AS: Preparation. We have a saying here in Russia that “he who fails to prepare is preparing to fail.” I can tell you that a lot of thought and prep work has to go in to preparing the areas where the concrete will be poured, even before the concrete is poured. This was so much more time consuming for us than when we poured our linear accelerator or Gamma Knife walls.
PJ: What about the floors and ceilings?

AS: According to our regulations here in Russia, we cannot place any areas occupied by the staff below or above the linear accelerator or the proton system. Also, because of the weight of the system, it normally goes on concrete which is on top of the sub floor which rests on earth. Typically, our floors are 6.5 feet thick and so are our ceilings. In every machine we’ve installed, we installed it with the idea that we might someday have to remove it, and much of our equipment has been installed under a roof hatch. Sometimes even stationary cranes may be installed in the technical area of a treatment room in order to be able to maintain or repair the unit in the future.
PJ: What about specialized concrete blocks that are used to stack and build a shield brick by brick?

AS: Certainly, this will save time during the construction phase but I am not sure that anyone has already used them for the construction of a real proton therapy site. But yes, this technology is tested and validated for radiation modalities like protons and neutrons, not only high energy photons. It is relatively expensive and not for everybody. But on the other hand one can gain some time on the construction, which can be important. Also I can imagine that conduit construction could be easier when such modules or bricks are used.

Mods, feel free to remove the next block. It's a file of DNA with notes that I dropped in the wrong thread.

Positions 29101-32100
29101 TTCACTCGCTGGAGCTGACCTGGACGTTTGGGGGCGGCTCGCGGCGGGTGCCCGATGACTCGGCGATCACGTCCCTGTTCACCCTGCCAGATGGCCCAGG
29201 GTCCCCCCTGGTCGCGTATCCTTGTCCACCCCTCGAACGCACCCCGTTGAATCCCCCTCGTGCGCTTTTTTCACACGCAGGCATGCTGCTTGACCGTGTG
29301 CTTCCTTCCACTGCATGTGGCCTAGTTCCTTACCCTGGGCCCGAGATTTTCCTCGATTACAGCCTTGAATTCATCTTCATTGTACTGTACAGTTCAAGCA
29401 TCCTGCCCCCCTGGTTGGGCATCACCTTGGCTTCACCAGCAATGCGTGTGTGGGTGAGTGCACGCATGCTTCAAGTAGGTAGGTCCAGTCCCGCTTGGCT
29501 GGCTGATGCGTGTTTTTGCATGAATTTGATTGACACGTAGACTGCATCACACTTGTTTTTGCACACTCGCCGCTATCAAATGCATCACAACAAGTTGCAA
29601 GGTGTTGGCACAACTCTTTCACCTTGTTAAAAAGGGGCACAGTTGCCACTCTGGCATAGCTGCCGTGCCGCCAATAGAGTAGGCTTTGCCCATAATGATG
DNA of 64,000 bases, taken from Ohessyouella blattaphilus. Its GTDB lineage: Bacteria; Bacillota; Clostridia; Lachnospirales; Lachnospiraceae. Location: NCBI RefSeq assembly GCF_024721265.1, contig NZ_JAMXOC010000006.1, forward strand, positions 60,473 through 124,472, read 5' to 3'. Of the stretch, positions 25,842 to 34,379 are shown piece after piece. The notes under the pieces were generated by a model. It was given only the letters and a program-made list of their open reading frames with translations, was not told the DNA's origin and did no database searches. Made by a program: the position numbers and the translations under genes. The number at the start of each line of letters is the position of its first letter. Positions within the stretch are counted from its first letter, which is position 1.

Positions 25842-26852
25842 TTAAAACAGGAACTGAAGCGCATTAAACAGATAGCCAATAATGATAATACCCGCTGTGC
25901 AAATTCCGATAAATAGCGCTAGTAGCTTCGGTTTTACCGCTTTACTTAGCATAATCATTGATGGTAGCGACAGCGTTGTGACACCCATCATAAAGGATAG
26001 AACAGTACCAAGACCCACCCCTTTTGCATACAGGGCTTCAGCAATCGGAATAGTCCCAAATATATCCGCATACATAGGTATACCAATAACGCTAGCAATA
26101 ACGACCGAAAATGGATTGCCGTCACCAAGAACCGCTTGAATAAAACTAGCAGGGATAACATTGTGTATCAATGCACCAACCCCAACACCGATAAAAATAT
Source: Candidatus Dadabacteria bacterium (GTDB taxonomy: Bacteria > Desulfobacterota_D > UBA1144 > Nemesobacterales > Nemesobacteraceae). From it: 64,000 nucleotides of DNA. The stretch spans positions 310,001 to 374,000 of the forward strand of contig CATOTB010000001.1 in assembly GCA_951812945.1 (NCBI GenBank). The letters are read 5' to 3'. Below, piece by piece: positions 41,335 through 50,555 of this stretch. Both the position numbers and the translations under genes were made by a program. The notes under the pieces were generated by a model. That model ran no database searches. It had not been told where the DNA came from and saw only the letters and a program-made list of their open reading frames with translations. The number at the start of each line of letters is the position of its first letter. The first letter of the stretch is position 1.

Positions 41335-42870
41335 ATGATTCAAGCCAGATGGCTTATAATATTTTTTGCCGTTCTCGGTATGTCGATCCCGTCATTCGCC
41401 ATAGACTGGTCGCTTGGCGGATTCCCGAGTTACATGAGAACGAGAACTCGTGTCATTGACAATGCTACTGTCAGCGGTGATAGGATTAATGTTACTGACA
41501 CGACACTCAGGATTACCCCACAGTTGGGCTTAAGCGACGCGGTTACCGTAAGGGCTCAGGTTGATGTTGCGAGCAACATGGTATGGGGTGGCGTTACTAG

PJ: What about construction time?

AS: We have now worked on two Gamma Knife centers and they take about a month to produce. We have installed multiple linear accelerators as well, and generally it takes about two to three months to prepare the site for a linear accelerator. However, a proton site can take up to a year and even longer. On a proton site, between the treatment rooms, the cyclotron, the beam line and the equipment room, almost 40 percent of the building is dedicated to equipment.
PJ: Do you have any other advice for someone considering a proton site?

AS: Establishing this proton center has been one of the most difficult projects of my career. I have already spent nine months visiting the site every day and I expect to be working, to one degree or another, over the next 24 months. However, I believe in proton therapy. I feel there is a place for different treatment options and there is definitely a place for proton therapy. I am very excited to be involved in this project and I am quite sure that our efforts here will help to save lives in the years to come.